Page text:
Category Archives: Scholars

AIYS at MESA 2014: Tribes in Yemen: The View from Within

[P3658] Tribes in Yemen: The View from Within

MESA Annual Convention, Washington DC
To be held Sunday, 11/23/14 11:00am

•    Chair:  Dr. Najwa Adra
•    Poetry and Tribalism in Yemen by Dr. Mohammed Sharafuddin
•    The Future Political Role of Yemeni Tribal Sheikhs in Light of the Expected Outcomes of the National Dialogue Conference by Dr. Adil Mujahid Al Sharjabi
•    The True Role of the Tribe in the Arab Political Scene: The Case of Yemen by Dr. Fuad Al-Salahi
•    Tribalism in the Yemeni National Dialogue Conference by Dr. Abdul Karim S. Al-Aug
•    Discussant:  Dr. Charles Schmitz

SUMMARY:

An estimated 80% of Yemen’s population is rural, and a large majority of this population self-identifies as tribal. Further, many recent urban migrants, as well as some influential political leaders and wealthy business magnates also self-identify as tribal. Tribal participation in peace building efforts and entrepreneurial economic activity indicate that tribes in Yemen are not peripheral to political, social and economic processes, nor are they homogeneous. In this panel Yemeni scholars present their research on the place of tribes and tribalism in Yemeni society today.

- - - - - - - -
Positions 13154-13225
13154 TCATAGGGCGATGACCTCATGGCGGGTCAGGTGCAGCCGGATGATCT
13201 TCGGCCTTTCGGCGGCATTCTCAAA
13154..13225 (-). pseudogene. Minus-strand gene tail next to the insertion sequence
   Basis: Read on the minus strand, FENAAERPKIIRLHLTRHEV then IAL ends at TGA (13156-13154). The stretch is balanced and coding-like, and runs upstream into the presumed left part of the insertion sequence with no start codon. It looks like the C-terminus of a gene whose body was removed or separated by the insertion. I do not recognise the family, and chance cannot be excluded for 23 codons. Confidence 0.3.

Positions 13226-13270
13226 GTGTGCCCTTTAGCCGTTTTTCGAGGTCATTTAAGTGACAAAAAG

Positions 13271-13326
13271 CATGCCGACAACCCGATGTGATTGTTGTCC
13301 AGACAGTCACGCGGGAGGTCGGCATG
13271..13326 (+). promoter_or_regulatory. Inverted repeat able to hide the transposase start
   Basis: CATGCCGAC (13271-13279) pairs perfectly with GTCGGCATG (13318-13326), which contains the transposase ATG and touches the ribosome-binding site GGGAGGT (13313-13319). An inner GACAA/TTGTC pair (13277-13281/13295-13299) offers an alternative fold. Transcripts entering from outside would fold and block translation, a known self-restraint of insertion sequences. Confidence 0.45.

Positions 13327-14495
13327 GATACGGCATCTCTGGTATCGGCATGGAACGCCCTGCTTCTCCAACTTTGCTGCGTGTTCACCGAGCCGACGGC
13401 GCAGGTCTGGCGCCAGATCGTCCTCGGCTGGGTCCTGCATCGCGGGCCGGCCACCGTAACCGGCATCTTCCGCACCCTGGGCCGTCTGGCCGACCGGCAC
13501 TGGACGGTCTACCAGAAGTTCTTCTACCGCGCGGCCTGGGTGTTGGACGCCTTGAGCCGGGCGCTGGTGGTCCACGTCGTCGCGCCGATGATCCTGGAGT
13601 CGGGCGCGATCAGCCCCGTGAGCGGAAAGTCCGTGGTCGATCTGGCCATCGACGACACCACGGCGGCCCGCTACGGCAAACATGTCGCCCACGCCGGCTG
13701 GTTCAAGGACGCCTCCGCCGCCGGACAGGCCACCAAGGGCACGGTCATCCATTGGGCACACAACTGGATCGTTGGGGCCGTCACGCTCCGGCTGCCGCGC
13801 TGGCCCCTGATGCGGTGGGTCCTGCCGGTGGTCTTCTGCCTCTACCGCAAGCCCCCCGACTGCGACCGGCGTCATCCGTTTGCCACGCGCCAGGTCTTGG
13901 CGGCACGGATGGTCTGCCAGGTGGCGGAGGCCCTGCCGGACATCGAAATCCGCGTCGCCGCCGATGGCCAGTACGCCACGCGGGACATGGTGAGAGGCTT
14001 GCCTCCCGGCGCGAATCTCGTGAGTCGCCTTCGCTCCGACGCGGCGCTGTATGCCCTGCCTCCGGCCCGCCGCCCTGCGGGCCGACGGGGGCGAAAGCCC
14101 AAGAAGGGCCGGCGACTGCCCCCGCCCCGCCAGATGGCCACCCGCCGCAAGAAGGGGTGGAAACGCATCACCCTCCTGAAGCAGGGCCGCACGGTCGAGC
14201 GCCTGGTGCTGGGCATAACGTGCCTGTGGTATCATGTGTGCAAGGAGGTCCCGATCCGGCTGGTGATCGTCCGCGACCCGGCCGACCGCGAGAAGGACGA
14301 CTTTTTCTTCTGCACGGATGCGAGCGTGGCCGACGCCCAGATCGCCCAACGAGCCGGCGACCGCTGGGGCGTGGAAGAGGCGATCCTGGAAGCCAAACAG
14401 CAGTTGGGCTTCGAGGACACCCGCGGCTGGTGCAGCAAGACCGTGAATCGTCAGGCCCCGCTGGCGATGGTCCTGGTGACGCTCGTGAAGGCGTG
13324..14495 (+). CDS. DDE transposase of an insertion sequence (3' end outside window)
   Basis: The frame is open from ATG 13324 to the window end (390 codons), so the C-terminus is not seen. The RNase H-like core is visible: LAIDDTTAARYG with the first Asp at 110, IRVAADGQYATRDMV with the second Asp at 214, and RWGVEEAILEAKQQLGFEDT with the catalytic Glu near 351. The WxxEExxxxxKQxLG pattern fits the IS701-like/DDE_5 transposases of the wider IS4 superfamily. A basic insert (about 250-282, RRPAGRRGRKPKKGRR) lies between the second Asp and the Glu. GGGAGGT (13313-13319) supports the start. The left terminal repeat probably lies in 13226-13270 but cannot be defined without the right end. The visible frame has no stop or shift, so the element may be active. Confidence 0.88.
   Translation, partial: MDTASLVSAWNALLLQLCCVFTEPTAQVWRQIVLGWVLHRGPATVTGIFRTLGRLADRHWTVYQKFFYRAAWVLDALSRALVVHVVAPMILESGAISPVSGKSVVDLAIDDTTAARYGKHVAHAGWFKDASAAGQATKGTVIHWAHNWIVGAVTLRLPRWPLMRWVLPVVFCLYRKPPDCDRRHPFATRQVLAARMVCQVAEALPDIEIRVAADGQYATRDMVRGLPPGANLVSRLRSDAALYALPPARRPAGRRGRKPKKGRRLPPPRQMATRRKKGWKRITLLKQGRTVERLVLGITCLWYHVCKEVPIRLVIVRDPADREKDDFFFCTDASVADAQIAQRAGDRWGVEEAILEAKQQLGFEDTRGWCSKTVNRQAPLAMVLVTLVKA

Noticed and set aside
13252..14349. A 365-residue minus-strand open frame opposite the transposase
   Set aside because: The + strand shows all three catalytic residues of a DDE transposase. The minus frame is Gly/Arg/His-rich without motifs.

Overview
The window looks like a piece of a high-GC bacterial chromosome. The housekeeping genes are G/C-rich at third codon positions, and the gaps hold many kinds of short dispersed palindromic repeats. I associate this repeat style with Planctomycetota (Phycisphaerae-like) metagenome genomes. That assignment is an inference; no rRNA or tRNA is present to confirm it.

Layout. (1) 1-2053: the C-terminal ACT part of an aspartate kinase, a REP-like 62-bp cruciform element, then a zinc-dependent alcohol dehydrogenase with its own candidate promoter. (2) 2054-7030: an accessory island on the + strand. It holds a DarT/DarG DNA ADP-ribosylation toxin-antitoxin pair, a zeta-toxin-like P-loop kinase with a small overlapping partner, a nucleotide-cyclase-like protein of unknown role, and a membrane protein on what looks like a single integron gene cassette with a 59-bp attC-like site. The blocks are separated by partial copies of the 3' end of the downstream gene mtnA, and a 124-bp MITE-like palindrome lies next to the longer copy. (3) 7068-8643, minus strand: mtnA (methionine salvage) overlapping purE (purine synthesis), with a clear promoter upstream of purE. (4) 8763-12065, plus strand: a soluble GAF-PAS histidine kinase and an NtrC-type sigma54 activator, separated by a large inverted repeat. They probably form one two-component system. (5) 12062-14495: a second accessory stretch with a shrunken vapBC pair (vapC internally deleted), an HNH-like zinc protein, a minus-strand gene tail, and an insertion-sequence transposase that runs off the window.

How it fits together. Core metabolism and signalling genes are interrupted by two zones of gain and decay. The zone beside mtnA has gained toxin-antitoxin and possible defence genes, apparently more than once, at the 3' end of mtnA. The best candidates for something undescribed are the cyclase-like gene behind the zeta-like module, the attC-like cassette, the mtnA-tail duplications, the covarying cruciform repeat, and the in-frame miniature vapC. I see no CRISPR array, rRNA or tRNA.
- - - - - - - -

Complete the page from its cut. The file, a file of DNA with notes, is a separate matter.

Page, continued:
The wealth of literature in Arabic on Yemeni tribes, dating back at least to al-Hamdani’s work in the 9th Century, has not been easily available outside of Yemen. This panel introduces the nuanced and varied views of four Yemeni social scientists on tribalism in Yemen today. The first paper situates Yemeni tribes through their poetry, the preferred tribal medium of self-representation. It argues that a lack of communication between Yemen’s tribes and the outside world has led to misunderstanding and misrepresentation of tribalism. The second paper analyses the political roles of tribal leaders during the previous regime of past-President Ali Abdallah Salih and during the current transition period. It examines the potential impacts of political change on the power of tribal leaders. The third paper begins with the observation that tribalism in Yemen is neither homogeneous nor stagnant. It analyzes tribal participation in Yemen’s Spring Revolutionary process and explores recent changes within tribal society that both encourage and abet political participation. The fourth paper brings together the issues discussed so far and explores the potential significance of recent tribal participation in politics to the shape of Yemeni political processes: do they indicate a democratization of Yemeni politics or a “tribalization” of democratic process?